DINA, doc­u­men­tary, not rated, Cen­ter for Con­tem­po­rary Arts,

Pasatiempo - - MOVING IMAGES - Dina

In its open­ing min­utes, flirts with bor­ing you out of your seat be­fore the (fairly drawn out) open­ing cred­its are done. But stick around. Bit by bit, as this doc­u­men­tary re­veals the na­ture of its story and the char­ac­ters of its pro­tag­o­nists, it pulls you in.

It’s the love story of two mid­dle-aged peo­ple with de­vel­op­men­tal is­sues. Dina Buno is some­where in her late for­ties, with bor­der­line Asperger’s and a touch of autism, and, as her mother re­marks, a “smor­gas­bord” of re­lated prob­lems. She’s also got a his­tory strewn with trauma, in­clud­ing an early wid­ow­hood and a ter­ri­ble in­ci­dent of vi­o­lence. Very lit­tle of this is baldly spelled out; it’s teased along with dropped clues un­til the big re­veals.

But Dina’s life has taken an up­ward turn with her en­gage­ment to Scott Levin, a good-na­tured fel­low prob­a­bly a few years her ju­nior who works at Wal-Mart. Scott has his own sim­i­lar cocktail of men­tal chal­lenges. Early in the film, he moves in with Dina and takes her home to meet his folks. He’s never lived away from home. She’s had boyfriends since her hus­band died, but noth­ing per­ma­nent. This is a big step for both of them, as it would be for any­one, and a ma­jor is­sue soon rears its head. Dina would like some sex­ual pas­sion to help ful­fill their re­la­tion­ship. Scott’s autism has the ef­fect of mak­ing him un­com­fort­able with in­ti­macy. He’s fine with a hug and a peck on the lips and an “I love you,” but there’s no im­pulse to take it fur­ther.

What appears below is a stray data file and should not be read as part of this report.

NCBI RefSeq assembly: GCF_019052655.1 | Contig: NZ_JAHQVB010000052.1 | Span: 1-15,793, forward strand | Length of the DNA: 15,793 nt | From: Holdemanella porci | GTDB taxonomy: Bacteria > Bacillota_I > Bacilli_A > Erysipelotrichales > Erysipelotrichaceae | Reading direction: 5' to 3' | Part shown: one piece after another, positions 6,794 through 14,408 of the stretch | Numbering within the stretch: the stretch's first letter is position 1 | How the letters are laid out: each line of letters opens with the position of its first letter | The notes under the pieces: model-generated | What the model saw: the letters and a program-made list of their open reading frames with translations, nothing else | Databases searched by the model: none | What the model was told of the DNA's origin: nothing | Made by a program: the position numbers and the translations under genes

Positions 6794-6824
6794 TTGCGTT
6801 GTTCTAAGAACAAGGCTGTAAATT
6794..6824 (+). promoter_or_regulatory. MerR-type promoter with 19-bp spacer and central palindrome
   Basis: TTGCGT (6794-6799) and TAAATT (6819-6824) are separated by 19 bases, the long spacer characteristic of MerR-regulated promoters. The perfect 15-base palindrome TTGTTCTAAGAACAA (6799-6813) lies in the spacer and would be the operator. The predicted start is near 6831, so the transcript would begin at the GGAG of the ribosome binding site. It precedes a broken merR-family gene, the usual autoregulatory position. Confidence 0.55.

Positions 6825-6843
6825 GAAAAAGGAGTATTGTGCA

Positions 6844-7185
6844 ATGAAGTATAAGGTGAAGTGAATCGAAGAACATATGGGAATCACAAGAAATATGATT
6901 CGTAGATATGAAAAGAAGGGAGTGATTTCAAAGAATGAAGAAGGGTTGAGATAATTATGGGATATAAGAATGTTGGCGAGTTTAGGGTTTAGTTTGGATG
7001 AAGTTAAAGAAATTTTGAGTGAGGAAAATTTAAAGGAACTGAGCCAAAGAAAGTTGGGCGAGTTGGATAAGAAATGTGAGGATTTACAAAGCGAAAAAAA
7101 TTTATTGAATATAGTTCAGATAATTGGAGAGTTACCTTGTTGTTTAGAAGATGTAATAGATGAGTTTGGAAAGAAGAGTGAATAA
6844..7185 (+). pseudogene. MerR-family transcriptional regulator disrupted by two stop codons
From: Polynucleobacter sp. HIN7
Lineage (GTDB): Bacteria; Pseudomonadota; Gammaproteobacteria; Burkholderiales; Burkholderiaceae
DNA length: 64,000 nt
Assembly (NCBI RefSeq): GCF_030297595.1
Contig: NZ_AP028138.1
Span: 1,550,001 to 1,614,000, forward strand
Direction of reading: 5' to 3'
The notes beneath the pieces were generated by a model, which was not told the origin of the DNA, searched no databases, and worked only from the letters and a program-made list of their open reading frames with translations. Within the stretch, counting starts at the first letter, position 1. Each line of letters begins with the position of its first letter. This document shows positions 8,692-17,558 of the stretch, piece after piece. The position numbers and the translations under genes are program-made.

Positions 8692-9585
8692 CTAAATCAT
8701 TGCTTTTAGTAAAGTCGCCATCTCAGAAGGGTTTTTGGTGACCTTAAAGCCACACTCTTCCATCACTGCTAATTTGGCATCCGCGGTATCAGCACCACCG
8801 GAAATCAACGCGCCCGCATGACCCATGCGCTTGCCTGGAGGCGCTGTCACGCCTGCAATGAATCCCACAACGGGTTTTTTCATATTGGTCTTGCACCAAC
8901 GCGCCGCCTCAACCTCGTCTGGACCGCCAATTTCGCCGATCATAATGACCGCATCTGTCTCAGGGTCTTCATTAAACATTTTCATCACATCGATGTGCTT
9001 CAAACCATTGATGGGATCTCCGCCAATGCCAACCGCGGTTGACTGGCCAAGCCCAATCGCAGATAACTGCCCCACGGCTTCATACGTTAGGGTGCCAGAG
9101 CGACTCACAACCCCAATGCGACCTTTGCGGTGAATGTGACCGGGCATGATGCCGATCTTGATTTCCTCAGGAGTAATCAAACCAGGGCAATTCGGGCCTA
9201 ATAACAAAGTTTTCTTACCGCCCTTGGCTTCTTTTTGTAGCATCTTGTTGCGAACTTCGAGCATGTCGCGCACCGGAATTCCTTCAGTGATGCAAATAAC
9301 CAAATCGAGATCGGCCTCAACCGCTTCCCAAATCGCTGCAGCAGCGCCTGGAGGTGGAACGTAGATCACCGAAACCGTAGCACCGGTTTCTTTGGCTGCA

They are both in­tel­li­gent and ap­peal­ing, and both are keenly aware of their cir­cum­stances and lim­i­ta­tions. When Dina ex­presses her frus­tra­tions, Scott nods sym­pa­thet­i­cally and says, “I know, you’re right, I’ll try to do better.”

The film­mak­ers’ con­nec­tion to this cou­ple comes through co-di­rec­tor Dan Sick­les, who has known Dina all his life. That close­ness pro­vides an un­usual ac­cess, as the cam­era finds its way into their bedroom and into the hon­ey­moon suite. It’s al­most too in­tru­sive, and there are times when we may wish they hadn’t brought us along. And there are a few scenes, in­clud­ing one in which she makes him a present of a sex man­ual, that smack of be­ing staged, or per­haps recre­ated from in­ci­dents that re­ally hap­pened.

This Sun­dance grand jury prize-win­ning love story is ul­ti­mately af­fect­ing and il­lu­mi­nat­ing, and it de­liv­ers pow­er­ful mo­ments, topped by a mes­mer­iz­ing scene in which a shock­ing bit of his­tory is re­vealed against the back­drop of the film’s most ar­rest­ing vis­ual. There’s also plenty of hu­mor. Dina and Scott have their prob­lems, but they prob­a­bly have as good a chance at find­ing so­lu­tions as most peo­ple do. — Jonathan Richards

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